Almost three years ago I received an invitation. The email asked me to participate in a symposium for pastors just beginning their ministry. It was to take place at Second Presbyterian Church in Roanoke, Virginia. We would spend six days together discussing the various responsibilities of a pastor: preaching, pastoral care, teaching, supervising staff, leadership, and more. Our leaders were two current pastors and a seminary administrator. The invitation made it clear that this was a small group, designed to foster lasting impact, and that I needed to respond quickly. I eagerly leapt at the chance to partake in such an opportunity. I submitted my application and marked my calendar for late-March 2020.
Two years later, I have just returned from spending the past week in Roanoke, in the company of fellow new-ish pastors. The week was worth the wait. It offered a literal binder-filled wealth of information and best practices. We spent days discussing our experiences, delving into the unique practice of pastoral ministry, and learning how to sustain such work and vision for the long term. The entire educational experience enlivened my energy for pastoral ministry.
What held the week together, though, was not the binding of the binder nor the comprehensive schedule, but the new relationships and friendships created. Very quickly our small group of eight new-ish pastors came to trust and respect one another. After sharing best practices, we also lifted up some of our heartfelt hopes. When we discussed leadership styles, we admitted where we had failed to lead faithfully. While sitting around the dinner table we discussed how to write a sermon as well as how to sustain the life of faith that produces such a sermon. The bonds of friendship allowed for a truer sharing that spoke to the deeper truths of life, ministry, and faith.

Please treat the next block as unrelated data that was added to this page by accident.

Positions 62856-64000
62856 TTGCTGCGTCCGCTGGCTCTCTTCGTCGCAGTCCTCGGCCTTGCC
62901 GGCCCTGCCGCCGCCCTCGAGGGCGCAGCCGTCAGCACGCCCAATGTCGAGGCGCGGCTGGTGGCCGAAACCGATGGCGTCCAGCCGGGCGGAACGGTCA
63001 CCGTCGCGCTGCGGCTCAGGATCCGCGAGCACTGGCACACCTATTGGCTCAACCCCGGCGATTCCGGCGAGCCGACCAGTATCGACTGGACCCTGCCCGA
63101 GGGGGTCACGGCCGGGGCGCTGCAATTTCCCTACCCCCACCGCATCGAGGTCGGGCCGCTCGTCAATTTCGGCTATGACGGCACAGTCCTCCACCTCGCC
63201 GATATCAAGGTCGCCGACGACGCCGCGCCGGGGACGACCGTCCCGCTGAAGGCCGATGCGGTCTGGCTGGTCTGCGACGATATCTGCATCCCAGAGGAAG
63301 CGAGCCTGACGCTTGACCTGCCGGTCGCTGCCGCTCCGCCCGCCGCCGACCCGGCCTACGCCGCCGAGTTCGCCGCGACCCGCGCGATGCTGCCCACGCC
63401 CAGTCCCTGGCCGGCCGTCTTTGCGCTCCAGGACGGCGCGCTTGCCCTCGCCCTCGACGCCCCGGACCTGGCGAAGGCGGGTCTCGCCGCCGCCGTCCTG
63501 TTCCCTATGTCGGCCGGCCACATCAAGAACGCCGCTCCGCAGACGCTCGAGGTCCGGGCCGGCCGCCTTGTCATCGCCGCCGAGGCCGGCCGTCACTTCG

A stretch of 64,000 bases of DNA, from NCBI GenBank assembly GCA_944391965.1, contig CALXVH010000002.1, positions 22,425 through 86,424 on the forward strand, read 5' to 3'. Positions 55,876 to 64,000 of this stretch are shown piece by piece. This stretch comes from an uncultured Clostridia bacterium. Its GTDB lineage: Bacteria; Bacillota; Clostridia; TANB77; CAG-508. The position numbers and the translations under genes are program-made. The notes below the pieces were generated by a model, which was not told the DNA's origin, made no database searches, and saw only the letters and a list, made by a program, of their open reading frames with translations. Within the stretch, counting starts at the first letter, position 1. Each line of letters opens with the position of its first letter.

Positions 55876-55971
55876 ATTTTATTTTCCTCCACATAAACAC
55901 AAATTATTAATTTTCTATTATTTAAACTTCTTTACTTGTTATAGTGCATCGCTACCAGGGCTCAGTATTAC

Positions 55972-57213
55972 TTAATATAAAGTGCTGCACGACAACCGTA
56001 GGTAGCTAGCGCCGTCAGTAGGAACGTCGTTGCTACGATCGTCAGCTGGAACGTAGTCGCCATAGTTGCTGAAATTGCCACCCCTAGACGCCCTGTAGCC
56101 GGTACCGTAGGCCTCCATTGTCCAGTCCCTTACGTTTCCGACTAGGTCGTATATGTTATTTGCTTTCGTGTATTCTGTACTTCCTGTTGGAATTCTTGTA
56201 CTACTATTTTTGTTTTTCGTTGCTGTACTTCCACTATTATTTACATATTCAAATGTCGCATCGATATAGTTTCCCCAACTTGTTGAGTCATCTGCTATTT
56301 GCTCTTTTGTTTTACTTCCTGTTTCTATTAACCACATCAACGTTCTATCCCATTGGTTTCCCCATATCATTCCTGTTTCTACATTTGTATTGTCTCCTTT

In Frederick Buechner’s book Godric, the eponymous main character reflects on his five friends saying, “What’s friendship, when all’s done, but the giving and taking of wounds?” I would expand that question to include the giving and taking of joy and excitement, pain and hurt and life. One of the great gifts of the life of faith is that it is not meant to be lived alone. We were created for relationship, to support and care for one another. We give and we take, helping one another live life well.
I encourage you to spend time this week intentionally cultivating your friendships in faith: Call a friend you respect, write a letter to a mentor you admire, share a struggle with someone you trust. Be open to the give and take of relationship, and look for ways that your friendships enhance your faith. When you do I pray you flourish in friendship and love toward your neighbor and God. And I pray that such flourishing sustains you as you continue your journey of faith.